Let’s Break Down WordPress

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So you decided to go with WordPress. First off, that is great. WordPress is one of the easier ways to ease into working with a Website, but also can be incredibly complex the more you dive into it. I’m writing this post for those who are completely new to WordPress. You have it installed, you log into the backend for the first time, and see a list of different places to start. I want to break down, in simple definitions, what each of the sidebar menu items do and why you would visit those pages. Let’s get started!

1) Dashboard
Let’s start at the top, which is your dashboard. This is a snapshot of your site. Everyone’s Dashboard will look different once you start customizing your site with themes and plugins but it serves the purpose of being in your face with alerts and functionality. I honestly never pay much attention to the dashboard as it serves as a summary of your data; you have to deep dive through your backend if you want to get into the real data.

The one part you really should pay attention to in this section is the WordPress News. WordPress is constantly changing, and they will alert you when new security releases are pushed out, including a slew of other content worth digging through.

2) Jetpack
This is not out of the box but a very handy set of tools if you are working with WordPress. It can handle security, site stats, plugin update notices, spam, etc. It adds a lot more functionality to your site as well. I won’t go into more detail on this, but just know that you want Jetpack installed.

3) Posts
This is where your blog posts aggregate. You can view all your posts, add new posts, and tweak your categories and tags. Posts are separate from pages as a page is more of a static set of detail about your website, while blogs (posts) are ever changing.

4) Media
This is where you store your pictures, documents, videos, etc. A piece of advice though is to never store your videos on your site unless you are paying for a beefier web hosting service. Take advantage of free services like Vimeo or YouTube, and host them off your website. I pay for middle tier hosting, and streaming off my web server was too slow for my taste. Host videos offsite and embed them on your pages wherever you want.

5) Pages
This is where you go and add content to your individual pages. If you want a contact page, an About page, testimonials page, etc. You will add them here and configure.

6) Comments
We love comments. It’s an awesome feeling when you see the red circle next to comments on your backend and you know someone read your blog and they are being engaging. Unfortunately, this is the internet and many comments are pretty much a bummer. The comments sidebar item will allow you to customize how comments work. Post them automatically, or have you approve before it publishes on your site. Lots to customize here all centered around comments.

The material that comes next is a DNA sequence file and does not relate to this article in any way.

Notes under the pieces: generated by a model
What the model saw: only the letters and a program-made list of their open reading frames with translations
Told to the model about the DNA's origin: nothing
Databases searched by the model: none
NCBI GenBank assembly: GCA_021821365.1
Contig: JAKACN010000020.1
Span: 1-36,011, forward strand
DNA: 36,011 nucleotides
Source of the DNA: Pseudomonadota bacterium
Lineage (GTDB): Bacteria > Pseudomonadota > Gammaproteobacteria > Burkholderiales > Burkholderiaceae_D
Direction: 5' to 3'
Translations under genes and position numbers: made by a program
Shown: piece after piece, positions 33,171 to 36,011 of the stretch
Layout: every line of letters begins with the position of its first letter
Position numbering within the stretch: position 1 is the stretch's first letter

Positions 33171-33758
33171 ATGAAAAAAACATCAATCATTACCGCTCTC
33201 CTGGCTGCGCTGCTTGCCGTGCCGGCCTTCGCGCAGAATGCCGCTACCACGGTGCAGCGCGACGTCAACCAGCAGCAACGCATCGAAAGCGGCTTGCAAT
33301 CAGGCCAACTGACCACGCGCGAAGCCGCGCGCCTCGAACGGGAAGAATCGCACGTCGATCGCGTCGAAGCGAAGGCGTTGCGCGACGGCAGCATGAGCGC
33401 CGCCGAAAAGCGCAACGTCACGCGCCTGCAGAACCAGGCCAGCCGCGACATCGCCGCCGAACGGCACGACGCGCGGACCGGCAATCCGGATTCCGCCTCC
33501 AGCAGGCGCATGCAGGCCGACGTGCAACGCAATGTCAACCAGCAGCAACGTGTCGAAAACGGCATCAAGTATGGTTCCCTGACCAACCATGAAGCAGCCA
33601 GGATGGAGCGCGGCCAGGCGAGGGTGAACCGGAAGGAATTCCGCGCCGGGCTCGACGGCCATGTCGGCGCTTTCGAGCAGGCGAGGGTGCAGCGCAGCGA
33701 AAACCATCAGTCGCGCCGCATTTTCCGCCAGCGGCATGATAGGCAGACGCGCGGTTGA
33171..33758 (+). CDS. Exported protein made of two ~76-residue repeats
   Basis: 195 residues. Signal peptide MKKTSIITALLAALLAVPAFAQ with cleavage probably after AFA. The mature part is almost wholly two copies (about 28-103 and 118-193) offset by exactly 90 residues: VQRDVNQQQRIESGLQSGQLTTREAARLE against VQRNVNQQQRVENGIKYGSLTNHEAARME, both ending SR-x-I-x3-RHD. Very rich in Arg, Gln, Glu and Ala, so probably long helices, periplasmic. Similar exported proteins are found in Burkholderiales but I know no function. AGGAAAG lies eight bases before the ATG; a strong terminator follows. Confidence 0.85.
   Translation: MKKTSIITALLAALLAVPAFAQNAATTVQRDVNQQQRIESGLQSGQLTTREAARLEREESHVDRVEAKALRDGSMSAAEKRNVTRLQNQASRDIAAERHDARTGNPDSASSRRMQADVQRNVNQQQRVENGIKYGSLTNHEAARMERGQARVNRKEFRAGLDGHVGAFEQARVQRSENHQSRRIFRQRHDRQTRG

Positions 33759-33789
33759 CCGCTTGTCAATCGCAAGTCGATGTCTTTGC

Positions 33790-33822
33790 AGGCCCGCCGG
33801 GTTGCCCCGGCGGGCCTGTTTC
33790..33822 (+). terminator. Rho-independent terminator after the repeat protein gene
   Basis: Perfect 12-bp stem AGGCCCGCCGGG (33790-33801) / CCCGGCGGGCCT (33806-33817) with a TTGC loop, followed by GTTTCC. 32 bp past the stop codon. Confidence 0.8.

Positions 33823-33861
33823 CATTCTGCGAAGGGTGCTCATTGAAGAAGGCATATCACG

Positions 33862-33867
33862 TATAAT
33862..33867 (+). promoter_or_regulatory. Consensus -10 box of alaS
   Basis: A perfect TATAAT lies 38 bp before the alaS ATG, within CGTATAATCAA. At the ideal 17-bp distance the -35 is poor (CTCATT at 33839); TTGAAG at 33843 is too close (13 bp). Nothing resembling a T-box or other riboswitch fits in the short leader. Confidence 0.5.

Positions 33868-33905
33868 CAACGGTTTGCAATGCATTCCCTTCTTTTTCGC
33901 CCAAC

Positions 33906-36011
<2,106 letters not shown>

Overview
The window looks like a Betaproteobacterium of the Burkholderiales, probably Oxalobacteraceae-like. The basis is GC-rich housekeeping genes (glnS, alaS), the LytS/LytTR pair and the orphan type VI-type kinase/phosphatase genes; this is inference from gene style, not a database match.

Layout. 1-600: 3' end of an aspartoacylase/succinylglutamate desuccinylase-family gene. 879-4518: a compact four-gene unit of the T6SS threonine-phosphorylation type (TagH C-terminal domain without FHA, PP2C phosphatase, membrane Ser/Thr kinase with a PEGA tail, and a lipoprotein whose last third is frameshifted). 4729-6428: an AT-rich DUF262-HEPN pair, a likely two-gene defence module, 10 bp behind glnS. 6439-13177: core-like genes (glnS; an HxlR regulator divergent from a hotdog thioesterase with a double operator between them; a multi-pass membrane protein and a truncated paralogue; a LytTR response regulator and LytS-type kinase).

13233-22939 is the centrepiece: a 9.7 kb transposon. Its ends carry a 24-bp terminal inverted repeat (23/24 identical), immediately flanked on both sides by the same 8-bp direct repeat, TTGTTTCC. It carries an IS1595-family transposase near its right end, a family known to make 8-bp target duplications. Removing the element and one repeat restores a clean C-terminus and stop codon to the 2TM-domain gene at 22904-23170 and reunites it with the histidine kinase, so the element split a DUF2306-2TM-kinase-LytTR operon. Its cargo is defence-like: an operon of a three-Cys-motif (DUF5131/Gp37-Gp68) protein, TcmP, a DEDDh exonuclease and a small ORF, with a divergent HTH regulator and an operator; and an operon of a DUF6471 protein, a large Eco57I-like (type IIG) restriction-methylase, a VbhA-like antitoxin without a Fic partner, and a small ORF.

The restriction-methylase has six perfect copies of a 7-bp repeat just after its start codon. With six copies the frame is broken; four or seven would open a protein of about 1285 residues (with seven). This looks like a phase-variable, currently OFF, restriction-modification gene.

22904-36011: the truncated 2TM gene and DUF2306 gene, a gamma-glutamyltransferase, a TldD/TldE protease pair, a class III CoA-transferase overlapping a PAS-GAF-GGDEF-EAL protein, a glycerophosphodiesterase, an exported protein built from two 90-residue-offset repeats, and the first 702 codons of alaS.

7) Appearance
This is a big one, and something you will spend quite a bit of time in when you are customizing your site. Within Appearance, you can change out your themes, customize your menus, interact with Widgets using a drag and drop module (pretty awesome!), use the WordPress customizer, and edit theme files. That last one you should definitely stay away from if you are not comfortable working with Front end Code and PHP.

8) Plugins
Another big one that makes WordPress so popular. Plugins allow you to add functionality to your site. Say you want to add a jumbotron slider, add facebook messaging, site caching, you can install a Plugin to handle this stuff for you. There is a trade off though with relying too heavily on Plugins, which is you are adding more 3rd party applications to maintain on your site. Most of the time, a good plugin won’t break your site, but I’d be lying if I said it never happens, or has never happened to me.

9) Users
Manage accounts here. If you need to add people to your site to have access to your backend, you can set them up an account and manage permissions here. It’s good practice to check your users section regularly to make sure no rogue accounts have shown up.

10) Tools
A few cool things to do in the Tools section, but the standout is the import/export. Say you are migrating from another blogging platform and want to pull in comments, you can easily do that with this section. You can also export all your content to an XML file if you are wanting to move your site.

11) Settings
One of the first things you should do is hop into the Settings and just look around. You can edit the name of your site, your permalinks, default email address, change default picture size, etc. If you are wanting to make some small changes without touching code, it may be something you can tweak in there.

Hopefully this helps you get a little more comfortable navigating the backend of your WordPress sites. You can always reach out with any questions.